⦁ Failure Demand – Hidden Demand – Protective and Preventative Demand – Administrative Demand – Public Perception and Expectations – Risk Adverse Cultures – Hierarchical Culture
⦁ Productivity – The role of Policing

To put the roundtable in a local operational context, this is the current draft Vision for the Lincolnshire Police Demand Programme:-

Everything we do, our planning, our funding, how we model our resources, our training and support mechanisms, should all be predicated on current and future demand. Our Vision is to enable, through improve resource management, the force to deliver the PCC and Force Policing Plan – Distinctively Lincolnshire.

We will understand the drivers and causes of Demand. This will include the impact of socio-economic and demographic factors; we will better understand how partner and public behaviour influences the demand on police and how other variants such as Technology, Societal, Environmental, Economic and Legal issues causes change in demand.

We will better understand, challenge and change, Internal and failure demand. We will identify waste created by unnecessary bureaucracy, poor process, poor leadership and damaging cultural issues.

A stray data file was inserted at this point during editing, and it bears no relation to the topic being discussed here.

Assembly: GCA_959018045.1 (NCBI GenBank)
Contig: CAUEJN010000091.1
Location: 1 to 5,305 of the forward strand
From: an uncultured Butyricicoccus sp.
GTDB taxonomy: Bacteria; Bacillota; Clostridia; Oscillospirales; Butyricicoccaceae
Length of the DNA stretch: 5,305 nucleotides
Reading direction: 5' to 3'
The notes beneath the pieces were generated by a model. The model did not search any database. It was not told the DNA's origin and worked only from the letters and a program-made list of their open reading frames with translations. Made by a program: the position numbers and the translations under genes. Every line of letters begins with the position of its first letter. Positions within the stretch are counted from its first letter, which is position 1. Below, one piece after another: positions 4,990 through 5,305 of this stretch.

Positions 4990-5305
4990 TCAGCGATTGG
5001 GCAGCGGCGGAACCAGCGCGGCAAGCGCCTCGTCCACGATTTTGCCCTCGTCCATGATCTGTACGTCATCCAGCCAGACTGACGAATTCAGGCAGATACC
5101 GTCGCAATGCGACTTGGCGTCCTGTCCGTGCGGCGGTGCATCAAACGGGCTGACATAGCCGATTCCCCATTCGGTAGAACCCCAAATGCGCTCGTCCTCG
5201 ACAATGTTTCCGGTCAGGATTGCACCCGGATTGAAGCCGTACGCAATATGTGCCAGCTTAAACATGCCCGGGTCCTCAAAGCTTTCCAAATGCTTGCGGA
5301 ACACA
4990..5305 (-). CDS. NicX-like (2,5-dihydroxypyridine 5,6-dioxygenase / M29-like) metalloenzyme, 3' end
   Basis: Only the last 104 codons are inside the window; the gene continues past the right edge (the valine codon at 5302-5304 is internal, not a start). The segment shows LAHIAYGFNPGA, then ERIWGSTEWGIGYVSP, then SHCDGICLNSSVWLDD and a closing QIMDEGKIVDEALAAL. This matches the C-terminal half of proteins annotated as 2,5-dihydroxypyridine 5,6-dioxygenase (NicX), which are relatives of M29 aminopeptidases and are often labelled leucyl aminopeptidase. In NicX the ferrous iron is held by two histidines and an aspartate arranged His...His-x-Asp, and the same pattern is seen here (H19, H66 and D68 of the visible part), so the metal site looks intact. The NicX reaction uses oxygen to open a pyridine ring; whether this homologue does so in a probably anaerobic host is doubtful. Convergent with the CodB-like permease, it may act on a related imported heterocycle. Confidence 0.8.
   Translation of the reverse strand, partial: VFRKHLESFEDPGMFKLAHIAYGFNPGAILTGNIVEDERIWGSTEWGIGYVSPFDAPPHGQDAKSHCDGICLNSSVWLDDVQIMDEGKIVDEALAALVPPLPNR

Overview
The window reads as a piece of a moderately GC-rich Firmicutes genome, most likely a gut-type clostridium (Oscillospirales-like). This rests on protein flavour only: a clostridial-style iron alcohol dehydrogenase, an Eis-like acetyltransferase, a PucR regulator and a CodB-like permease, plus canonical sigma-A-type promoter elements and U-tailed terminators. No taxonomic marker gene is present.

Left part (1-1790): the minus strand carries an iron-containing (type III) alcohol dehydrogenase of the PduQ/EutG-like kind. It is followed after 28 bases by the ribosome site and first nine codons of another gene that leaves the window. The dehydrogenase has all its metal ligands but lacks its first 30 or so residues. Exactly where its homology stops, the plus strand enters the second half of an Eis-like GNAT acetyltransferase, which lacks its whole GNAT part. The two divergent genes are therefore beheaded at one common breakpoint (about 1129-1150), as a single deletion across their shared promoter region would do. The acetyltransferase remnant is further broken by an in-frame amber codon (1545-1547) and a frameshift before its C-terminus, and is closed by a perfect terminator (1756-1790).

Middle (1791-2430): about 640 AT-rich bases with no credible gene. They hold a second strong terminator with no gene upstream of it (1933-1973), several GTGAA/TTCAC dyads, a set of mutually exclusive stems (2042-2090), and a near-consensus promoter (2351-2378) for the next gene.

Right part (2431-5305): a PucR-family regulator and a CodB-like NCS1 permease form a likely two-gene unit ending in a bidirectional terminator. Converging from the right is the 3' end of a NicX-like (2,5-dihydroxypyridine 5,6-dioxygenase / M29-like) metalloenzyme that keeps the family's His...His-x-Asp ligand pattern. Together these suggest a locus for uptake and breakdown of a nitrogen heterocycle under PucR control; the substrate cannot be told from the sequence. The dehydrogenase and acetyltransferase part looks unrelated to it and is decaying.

With our new understanding of demand we will be better placed to challenge our capacity and capability, we will understand how our policing model works. We will be able to challenge how and who we recruit; whether our training is fit for purpose, what skills we have in the organisation and whether they are fit for purpose, now and in the future.

We will deliver transformational change, informed by our improved understanding of demand. We will remove wasteful process; we will manage our partners and public more effectively; we will challenge how we work across systems, and working with key internal partners, we will deliver service that excels.


Come to the roundtable and help shape best practice in policing for the East Midlands region and beyond!


Here are some contextual scene-setters for the event, to get you thinking and help you tune into the topic and conversation. 

Chief Constable Steve Finnigan, CBE, QPM, and NPCC national Chair of the Performance Management Coordination Committee, helped produce a report – Better Understanding Demand: Policing the Future (2017).